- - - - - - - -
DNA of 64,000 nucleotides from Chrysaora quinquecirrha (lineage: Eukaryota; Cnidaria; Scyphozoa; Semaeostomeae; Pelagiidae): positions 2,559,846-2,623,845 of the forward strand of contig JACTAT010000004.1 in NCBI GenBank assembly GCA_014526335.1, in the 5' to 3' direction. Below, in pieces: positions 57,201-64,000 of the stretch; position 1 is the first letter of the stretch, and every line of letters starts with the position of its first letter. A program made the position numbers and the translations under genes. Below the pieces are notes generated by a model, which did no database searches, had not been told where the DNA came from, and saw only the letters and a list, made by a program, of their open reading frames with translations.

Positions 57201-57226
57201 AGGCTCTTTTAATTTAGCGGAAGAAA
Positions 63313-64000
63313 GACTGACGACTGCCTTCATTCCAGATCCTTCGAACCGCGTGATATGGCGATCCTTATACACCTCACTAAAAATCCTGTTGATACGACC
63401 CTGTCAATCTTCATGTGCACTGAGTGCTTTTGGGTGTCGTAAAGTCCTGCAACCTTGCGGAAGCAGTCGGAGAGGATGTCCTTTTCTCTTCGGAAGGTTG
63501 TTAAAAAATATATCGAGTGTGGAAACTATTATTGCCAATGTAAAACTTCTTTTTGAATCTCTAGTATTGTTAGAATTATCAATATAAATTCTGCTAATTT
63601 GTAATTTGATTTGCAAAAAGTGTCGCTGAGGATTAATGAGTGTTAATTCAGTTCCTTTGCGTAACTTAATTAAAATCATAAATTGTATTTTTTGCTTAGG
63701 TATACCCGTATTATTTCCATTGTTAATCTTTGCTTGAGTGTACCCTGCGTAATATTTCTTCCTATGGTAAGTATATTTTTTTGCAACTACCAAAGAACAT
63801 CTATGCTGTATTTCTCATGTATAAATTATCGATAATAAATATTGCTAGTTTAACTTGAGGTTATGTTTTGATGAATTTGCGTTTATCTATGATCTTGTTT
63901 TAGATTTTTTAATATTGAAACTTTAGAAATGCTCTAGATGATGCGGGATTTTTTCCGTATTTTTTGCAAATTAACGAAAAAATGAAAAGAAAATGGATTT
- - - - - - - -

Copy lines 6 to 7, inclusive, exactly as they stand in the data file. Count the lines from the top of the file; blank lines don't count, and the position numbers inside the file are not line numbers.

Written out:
63401 CTGTCAATCTTCATGTGCACTGAGTGCTTTTGGGTGTCGTAAAGTCCTGCAACCTTGCGGAAGCAGTCGGAGAGGATGTCCTTTTCTCTTCGGAAGGTTG
63501 TTAAAAAATATATCGAGTGTGGAAACTATTATTGCCAATGTAAAACTTCTTTTTGAATCTCTAGTATTGTTAGAATTATCAATATAAATTCTGCTAATTT